What’s In a Title? CIO

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Information Technology (IT) has always played an important role in the gaming and hospitality industry to track customer’s purchasing preferences and trends. IT played a very important role to help see us through the apparent total collapse of computers worldwide during Y2K, which now seems like a lifetime ago. In the casino realm, a new era in IT is on our doorsteps in the form of mobile apps, and IGaming – that allows customers to play for free, but when legalized in the US, will let the patrons gamble from home.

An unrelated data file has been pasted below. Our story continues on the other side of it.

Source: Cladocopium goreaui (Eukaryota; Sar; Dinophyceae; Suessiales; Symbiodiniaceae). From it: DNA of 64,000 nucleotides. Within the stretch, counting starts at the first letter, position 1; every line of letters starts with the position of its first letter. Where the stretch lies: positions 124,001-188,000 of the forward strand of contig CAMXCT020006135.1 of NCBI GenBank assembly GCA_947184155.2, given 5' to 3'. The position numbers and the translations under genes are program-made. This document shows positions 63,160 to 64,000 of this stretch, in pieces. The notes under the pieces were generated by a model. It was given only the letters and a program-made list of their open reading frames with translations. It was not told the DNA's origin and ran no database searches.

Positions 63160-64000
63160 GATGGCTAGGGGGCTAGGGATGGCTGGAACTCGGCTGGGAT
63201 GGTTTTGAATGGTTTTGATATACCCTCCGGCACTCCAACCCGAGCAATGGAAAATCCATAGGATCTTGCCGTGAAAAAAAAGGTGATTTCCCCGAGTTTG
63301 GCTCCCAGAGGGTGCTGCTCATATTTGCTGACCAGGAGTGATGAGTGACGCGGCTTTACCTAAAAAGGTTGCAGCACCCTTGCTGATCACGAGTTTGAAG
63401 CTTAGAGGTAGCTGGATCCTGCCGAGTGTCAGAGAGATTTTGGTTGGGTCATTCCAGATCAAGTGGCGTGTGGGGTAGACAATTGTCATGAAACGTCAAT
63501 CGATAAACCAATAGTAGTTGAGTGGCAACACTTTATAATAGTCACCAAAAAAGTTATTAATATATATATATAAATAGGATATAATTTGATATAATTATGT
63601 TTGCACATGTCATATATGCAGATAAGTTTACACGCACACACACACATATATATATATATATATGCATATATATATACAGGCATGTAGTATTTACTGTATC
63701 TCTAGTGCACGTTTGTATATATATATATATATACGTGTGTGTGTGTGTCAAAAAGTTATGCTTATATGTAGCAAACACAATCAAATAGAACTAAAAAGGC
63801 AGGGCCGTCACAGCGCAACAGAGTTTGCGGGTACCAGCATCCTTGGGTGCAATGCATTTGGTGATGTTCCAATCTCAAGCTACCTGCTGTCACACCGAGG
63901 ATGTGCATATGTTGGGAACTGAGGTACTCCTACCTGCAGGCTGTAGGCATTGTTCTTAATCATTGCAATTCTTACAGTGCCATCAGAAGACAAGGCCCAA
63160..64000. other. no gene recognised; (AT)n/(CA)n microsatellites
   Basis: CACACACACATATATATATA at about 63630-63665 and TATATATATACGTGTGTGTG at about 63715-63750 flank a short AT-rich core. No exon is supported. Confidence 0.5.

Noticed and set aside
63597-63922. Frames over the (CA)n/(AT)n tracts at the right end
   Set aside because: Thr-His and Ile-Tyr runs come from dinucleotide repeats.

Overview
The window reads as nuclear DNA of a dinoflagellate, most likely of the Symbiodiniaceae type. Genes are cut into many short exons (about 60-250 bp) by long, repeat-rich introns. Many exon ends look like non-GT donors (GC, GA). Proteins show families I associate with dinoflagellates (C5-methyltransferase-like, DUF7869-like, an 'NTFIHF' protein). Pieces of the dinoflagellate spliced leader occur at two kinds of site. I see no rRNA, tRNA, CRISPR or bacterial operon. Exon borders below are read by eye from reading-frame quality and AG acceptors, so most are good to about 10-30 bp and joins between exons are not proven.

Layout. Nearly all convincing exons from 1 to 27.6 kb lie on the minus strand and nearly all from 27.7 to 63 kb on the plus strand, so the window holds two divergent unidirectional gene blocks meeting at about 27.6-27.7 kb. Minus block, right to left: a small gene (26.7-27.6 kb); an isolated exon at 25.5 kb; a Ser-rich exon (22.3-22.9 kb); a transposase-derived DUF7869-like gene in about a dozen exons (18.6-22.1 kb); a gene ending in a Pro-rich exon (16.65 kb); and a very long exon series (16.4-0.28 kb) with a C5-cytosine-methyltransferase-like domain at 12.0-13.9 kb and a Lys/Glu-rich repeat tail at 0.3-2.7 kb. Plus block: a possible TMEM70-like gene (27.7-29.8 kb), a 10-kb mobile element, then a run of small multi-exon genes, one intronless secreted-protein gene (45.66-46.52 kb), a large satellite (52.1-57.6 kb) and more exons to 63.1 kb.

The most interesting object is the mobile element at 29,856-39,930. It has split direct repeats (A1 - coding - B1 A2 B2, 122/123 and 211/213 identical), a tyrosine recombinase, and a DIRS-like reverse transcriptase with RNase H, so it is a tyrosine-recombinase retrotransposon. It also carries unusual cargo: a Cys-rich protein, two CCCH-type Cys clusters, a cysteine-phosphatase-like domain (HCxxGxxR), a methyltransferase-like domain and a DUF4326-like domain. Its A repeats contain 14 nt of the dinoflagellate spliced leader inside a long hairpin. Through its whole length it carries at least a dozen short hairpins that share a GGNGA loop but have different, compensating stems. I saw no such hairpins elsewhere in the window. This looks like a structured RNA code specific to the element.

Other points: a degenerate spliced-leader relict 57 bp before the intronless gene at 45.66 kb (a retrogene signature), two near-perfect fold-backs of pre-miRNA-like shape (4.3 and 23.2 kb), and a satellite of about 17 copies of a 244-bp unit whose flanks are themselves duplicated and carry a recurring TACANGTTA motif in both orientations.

To get some insight into the IT department, we asked an industry leader for his comments. Robert Phillips has served as Executive Director of IT / CIO for Mount Airy Casino Resort since April 2009. Prior to this he was the Assistant Vice President of IT for Tropicana Hotel and Casino in Atlantic City, as well as 14 years with Caesars Atlantic City. Robert has his Bachelor’s degree in Information Systems and has more than 25 years of IT experience in the gaming industry.

Winter2013_Complete_Page_065G&L: Tell us about your property.